Review: In the beginning the book can be a little hard to read, but once you get past the first 30 or so pages, it becomes interesting, relatable, and totally engrossing. This is a story that follows about 70 or so years through some of the hardest times in history, but ending only days before September 11, 2001. I believe the author did that for a reason also; it seems despite the wars and the depression and the like, these three characters lives were fairly innocent and continuing on would have left them a lot less innocent. There is a chapter where you see three similar friends in Hiroshima, and you also see the outcome of those friends when the bomb was dropped on Hiroshima and I should give a warning that this chapter is disturbing and detailed. This is definitely not a story for everyone, but it is a good read; it puts things into perspective at times and can really make you think and I think anytime a book makes you think, that’s a good thing.

Friday, March 6, 2009

A Girl's Guide to Modern European Philosophy by Charlotte Greig


Author: Charlotte Greig
Release Date: May 2009
Category: Contemporary
My Rating: 3.5 out of 5 Stars
Summary: In A Girl’s Guide to Modern European Philosophy, we meet Susannah, a 20-something philosophy major at Sussex University in the United Kingdom during the 1970s. Susannah’s official boyfriend Jason is the perfect mate, in the sense that he is about 10 years older than her, a mildly successful antiques dealer, and the owner of an elegant apartment off campus, but he’s not perfect enough to “keep” her. With Jason, Susannah can go to school, study philosophy, and explore the life of a normal student without having to live in the less than desirable student housing. Things were simple, that is until Susannah becomes involved with her tutorial partner, Rob. Rob is unlike Jason in every way, he’s 18, free spirited, broke, and lives in communal housing with a large group of other people. Susannah begins dating both men, missing her classes, discussing feminism with her girlfriends, at least until she finds herself in a predicament on the largest scale: she becomes pregnant. She has to turn away from her friends and lovers when their advice is not what she is looking for, so she turns to likes of Kierkegaard, Nietzsche, Heidegger, and other European philosophers. Do they have the answers she’s looking for, or will she be forced to take this journey on her own?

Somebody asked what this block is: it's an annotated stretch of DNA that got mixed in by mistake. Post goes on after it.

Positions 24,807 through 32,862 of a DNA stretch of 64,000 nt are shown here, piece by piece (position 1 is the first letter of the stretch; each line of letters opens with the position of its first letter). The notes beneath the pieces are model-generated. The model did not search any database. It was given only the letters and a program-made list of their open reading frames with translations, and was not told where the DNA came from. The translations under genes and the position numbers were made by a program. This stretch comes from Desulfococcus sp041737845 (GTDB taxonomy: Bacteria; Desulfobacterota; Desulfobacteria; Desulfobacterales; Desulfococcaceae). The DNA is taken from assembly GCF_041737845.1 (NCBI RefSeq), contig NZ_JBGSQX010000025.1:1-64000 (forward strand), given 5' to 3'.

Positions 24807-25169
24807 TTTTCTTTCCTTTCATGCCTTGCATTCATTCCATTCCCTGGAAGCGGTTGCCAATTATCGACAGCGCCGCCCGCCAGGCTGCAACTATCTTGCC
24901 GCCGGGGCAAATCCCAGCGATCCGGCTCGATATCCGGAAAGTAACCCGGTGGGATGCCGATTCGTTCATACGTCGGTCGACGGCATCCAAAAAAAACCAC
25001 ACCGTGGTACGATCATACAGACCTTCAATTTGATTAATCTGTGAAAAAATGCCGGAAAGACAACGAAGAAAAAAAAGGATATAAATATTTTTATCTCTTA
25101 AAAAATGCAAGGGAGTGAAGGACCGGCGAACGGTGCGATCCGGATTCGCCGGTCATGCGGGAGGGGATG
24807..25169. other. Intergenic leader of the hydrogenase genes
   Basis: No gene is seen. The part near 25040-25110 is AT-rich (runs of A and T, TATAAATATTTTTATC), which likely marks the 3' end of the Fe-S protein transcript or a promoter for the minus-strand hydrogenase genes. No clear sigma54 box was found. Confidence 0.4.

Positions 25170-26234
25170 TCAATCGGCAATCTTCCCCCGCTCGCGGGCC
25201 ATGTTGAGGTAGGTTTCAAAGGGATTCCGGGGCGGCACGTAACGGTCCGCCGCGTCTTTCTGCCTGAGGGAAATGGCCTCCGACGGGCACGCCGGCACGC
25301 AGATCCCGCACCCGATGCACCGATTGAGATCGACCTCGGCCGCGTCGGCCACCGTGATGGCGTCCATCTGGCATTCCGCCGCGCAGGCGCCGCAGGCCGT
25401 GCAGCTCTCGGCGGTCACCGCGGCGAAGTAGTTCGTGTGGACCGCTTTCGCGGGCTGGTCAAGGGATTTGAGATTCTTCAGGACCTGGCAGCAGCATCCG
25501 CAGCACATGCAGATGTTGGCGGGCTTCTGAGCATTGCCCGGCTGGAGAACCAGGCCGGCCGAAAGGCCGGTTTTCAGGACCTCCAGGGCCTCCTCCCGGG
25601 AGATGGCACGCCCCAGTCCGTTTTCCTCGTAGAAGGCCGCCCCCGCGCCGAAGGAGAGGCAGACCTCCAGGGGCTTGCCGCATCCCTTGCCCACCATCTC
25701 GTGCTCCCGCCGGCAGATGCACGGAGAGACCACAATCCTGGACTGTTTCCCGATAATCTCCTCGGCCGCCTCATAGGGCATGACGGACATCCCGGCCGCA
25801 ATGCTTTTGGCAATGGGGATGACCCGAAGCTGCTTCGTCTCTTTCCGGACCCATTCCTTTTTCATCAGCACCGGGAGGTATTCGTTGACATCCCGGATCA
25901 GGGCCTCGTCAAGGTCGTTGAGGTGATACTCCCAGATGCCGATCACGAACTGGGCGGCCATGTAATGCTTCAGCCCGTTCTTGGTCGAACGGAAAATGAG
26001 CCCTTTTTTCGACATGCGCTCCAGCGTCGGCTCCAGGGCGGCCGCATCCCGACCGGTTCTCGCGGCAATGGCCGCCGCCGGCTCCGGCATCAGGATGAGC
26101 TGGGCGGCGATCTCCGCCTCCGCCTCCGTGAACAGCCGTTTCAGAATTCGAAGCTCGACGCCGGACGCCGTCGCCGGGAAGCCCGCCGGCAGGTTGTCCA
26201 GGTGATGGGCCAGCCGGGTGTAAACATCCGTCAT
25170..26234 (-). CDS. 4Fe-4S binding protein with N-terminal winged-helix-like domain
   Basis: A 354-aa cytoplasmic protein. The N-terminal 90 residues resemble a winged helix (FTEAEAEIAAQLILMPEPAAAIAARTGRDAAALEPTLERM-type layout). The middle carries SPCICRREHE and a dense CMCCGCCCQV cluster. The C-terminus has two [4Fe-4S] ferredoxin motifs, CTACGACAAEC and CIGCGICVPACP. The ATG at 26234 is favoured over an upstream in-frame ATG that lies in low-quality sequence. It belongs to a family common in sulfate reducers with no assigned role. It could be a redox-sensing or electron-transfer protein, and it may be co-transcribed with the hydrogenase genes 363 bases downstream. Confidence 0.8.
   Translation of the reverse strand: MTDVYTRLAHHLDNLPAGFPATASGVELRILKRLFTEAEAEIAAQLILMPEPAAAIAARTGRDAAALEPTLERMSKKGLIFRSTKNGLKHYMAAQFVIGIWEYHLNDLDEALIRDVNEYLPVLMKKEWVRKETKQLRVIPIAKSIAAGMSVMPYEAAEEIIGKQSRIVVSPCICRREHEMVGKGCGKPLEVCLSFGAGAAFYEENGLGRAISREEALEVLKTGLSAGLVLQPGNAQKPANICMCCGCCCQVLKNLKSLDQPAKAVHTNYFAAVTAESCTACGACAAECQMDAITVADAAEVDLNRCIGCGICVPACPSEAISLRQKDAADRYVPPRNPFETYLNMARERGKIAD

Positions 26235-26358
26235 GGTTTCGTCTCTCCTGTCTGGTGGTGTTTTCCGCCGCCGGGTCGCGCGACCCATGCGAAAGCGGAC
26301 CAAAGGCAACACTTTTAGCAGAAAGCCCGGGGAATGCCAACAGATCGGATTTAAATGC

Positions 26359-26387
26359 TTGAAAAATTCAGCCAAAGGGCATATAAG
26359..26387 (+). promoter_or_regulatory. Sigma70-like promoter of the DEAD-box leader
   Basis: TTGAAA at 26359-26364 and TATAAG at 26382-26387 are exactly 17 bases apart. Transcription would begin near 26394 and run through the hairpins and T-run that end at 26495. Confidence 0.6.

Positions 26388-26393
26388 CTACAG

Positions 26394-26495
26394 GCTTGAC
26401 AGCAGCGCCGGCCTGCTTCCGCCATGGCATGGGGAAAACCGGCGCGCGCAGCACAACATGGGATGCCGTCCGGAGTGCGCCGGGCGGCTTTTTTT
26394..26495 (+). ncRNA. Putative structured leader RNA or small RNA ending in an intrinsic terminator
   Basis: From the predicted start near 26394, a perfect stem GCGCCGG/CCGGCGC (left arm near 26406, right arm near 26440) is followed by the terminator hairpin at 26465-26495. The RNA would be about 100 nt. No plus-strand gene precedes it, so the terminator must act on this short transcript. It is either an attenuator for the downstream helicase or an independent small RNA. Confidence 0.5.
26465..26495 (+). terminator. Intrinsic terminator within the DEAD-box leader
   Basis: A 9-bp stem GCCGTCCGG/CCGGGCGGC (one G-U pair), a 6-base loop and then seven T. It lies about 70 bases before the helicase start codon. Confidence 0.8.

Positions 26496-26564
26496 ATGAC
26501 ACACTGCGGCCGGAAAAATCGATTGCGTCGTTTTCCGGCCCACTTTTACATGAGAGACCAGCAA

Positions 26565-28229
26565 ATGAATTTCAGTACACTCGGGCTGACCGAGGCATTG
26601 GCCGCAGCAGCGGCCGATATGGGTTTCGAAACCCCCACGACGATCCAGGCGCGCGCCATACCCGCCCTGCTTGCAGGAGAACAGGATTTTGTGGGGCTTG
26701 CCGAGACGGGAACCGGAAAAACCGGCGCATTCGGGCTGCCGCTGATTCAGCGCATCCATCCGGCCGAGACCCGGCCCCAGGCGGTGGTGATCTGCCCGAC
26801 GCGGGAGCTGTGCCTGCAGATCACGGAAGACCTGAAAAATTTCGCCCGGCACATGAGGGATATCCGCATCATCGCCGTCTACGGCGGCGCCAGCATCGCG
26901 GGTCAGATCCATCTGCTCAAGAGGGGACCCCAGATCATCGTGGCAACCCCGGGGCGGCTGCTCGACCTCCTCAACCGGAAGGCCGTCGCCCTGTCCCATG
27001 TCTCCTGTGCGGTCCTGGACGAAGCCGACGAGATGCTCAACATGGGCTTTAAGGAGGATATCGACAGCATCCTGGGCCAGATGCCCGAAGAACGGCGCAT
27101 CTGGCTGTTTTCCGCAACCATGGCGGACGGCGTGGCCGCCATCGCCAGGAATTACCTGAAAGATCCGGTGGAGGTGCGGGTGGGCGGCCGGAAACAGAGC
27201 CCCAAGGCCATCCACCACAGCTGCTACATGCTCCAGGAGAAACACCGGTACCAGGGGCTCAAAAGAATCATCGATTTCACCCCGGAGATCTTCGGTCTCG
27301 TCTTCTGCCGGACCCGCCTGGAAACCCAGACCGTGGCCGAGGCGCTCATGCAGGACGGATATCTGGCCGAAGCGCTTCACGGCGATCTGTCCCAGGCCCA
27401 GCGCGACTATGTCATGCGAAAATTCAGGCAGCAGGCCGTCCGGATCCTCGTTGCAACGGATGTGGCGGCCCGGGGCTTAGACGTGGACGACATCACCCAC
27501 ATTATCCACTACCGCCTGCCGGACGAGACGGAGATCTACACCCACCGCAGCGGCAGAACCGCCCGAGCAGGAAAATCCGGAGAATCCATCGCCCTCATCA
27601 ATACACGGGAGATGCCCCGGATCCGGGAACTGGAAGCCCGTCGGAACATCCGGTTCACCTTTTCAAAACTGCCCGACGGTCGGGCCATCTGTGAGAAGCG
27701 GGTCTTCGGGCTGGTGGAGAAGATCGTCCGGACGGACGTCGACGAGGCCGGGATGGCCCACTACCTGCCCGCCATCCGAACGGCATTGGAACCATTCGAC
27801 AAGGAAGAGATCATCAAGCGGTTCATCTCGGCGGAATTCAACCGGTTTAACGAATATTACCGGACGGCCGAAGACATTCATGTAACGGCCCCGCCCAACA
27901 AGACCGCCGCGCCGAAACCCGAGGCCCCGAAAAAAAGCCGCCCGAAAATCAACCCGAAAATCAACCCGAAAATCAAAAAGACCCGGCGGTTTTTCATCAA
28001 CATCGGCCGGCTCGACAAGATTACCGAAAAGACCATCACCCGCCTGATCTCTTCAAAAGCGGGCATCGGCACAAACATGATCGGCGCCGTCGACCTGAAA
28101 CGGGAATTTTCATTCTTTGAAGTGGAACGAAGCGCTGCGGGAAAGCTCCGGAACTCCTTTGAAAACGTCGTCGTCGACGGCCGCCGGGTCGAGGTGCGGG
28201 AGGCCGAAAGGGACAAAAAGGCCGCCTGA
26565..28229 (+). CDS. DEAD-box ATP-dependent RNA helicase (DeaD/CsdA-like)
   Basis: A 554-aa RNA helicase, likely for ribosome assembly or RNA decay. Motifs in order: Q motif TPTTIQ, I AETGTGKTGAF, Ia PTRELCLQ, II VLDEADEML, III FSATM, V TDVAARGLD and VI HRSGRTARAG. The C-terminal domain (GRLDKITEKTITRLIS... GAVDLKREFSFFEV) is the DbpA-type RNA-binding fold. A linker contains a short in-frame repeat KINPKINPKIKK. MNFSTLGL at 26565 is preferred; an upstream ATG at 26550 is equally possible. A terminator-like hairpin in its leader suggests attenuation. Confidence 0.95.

Review: I liked it, it's a pretty good read. At least a small background in philosophy is helpful, but not totally necessary. The character of Susannah is so easy to relate to at times, and then other times you just want to smack her upside the head and tell her to put down the philosophy and grow up. Her two best friends remind me of the girls I knew in high school, one being the girl that likes to party and knows how to have fun even when it’s a bit too much fun, yet a bit overemotional at times and completely irrational; the other being the uptight girl that is always concerned about her grades, common sense taking precedent over every other reasoning, totally rational, and yet can still cut loose once everything is in it’s right place. Jason and Rob are polar opposites and it’s like being right to choosing between the rebel that will potentially break your heart and the sensible guy that will do anything to keep you, including lying to himself in the process. Charlotte Greig definitely hits the nail on the head with her first novel. This is definitely worth reading and something that can possibly help put things in perspective when that rebel/bad boy breaks your heart, and they always do.